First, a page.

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Smith v. Skopos Financial, LLC

United States District Court, N.D. Texas, Dallas Division

January 22, 2019

ANGELIA SMITH and KELVIN SMITH, Plaintiffs,
v.
SKOPOS FINANCIAL, LLC, ET AL., Defendants.

          FINDINGS, CONCLUSIONS, AND RECOMMENDATION OF THE UNITED STATES MAGISTRATE JUDGE

          DAVID L. HORAN UNITED STATES MAGISTRATE JUDGE

         This action brought by plaintiffs proceeding pro se and removed from a state court in Dallas County, see Dkt. No. 1, has been referred to the undersigned United States magistrate judge for pretrial management under 28 U.S.C. § 636(b) and an order of reference from United States District Judge Sam A. Lindsay, see Dkt. No. 7.

         Defendants Skopos Financial, LLC, Dan Porter, Mark Gallas, and Jerry Kroshus (collectively, the “Moving Defendants”) move to dismiss Plaintiffs Angelia Smith and Kelvin Smith's claims against Koshus for lack of personal jurisdiction under Federal Rule of Civil Procedure 12(b)(2) and insufficient service of process under Federal Rule of Civil Procedure 12(b)(5) and Plaintiffs' claims against the Moving Defendants for failure to state a claim under Federal Rule of Civil Procedure 12(b)(6). See Dkt. Nos. 4 & 5.

         The Court entered an order advising the Smiths of the legal standards governing Rule 12(b)(2), 12(b)(5), and 12(b)(6) motions and setting a deadline for them to respond to the motion to dismiss. See Dkt. No. 8. They failed to file a response, no reply brief was filed, and the filing deadlines have expired. See id.

         The undersigned enters these findings of fact, conclusions of law, and recommendation that the Court should grant the motion to dismiss to the extent and for the reasons explained below.

         Applicable Background

         The Smiths filed this action in state court on July 26, 2018, asserting that, in August 2017, Skopos illegally repossessed Angelia's 2014 Mitsubishi Lancer. See Dkt. No. 1-1 at 8-9; see also Id. at 16-17 (“There are several different causes of action that Skopos Financial violates against the Plaintiffs, ” including under the “Fair Debt Collection Practices Act” (the “FDCPA”)). An amended petition, adding the remaining Moving Defendants, appears to have been filed on July 31, 2018. See Dkt. No. 1-1 at 29. And Skopos timely removed this action on the basis of a federal question. See Dkt. No. 1, ¶ 3 (citing 28 U.S.C. §§ 1331 & 1441(b)); 28 U.S.C. § 1446(b).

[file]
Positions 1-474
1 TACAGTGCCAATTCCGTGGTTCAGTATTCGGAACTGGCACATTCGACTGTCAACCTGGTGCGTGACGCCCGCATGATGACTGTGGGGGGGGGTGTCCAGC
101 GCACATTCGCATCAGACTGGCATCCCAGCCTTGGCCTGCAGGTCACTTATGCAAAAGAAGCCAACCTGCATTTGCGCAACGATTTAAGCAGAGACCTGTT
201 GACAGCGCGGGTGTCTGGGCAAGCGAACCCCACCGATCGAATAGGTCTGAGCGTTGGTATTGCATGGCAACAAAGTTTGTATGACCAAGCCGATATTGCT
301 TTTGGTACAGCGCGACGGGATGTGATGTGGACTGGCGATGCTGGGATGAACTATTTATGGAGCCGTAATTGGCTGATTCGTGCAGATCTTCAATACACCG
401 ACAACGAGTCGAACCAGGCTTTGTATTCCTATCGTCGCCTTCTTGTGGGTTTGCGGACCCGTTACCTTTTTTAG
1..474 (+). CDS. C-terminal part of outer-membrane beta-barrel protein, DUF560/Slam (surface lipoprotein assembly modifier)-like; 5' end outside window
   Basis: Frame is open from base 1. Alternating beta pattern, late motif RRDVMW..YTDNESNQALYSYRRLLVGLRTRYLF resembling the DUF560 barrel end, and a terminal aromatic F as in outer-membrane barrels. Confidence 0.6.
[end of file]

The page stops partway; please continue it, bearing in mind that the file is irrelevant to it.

After removal, the Smiths filed on November 28, 2018 - and presumably in response to the motion to dismiss - a third amended complaint. See Dkt. No. 9.

         While Federal Rule of Civil Procedure 15(a)(1) allows a party to “amend its pleading once as a matter of course, ” as applicable here, the Smiths' amended complaint was due “21 days after service of” the motion to dismiss. Fed.R.Civ.P. 15(a)(1)(B). That motion was served on August 31, 2018. See Dkt. No. 4. But the third amended complaint was filed almost three months later. See Dkt. No. 9.

         A separate obstacle also prevent the Smiths' amending their complaint as a matter of course - their filing an amended petition in state court prior to removal. See, e.g., Charla G. Aldous v. Lugo, No. 3:13-cv-3310-L, 2014 WL 3952670, at *6 (N.D. Tex. Aug. 12, 2014) (“As Plaintiffs filed an Amended Petition on July 30, 2013, in state court, this court does not believe that [Rule 15(a)(1)] applies. This is so because removed cases must be considered in accordance with Federal Rule of Civil Procedure 81(c)(1), which states that the Federal Rules of Civil Procedure ‘apply to a civil action after it is removed from a state court.' Therefore, once the action was removed, the plain language of Rule 15(a) applied to this action. As Plaintiffs had already amended once, they could not file an amended pleading without Defendants' written consent or leave of court. Fed.R.Civ.P. 15(a)(2).”).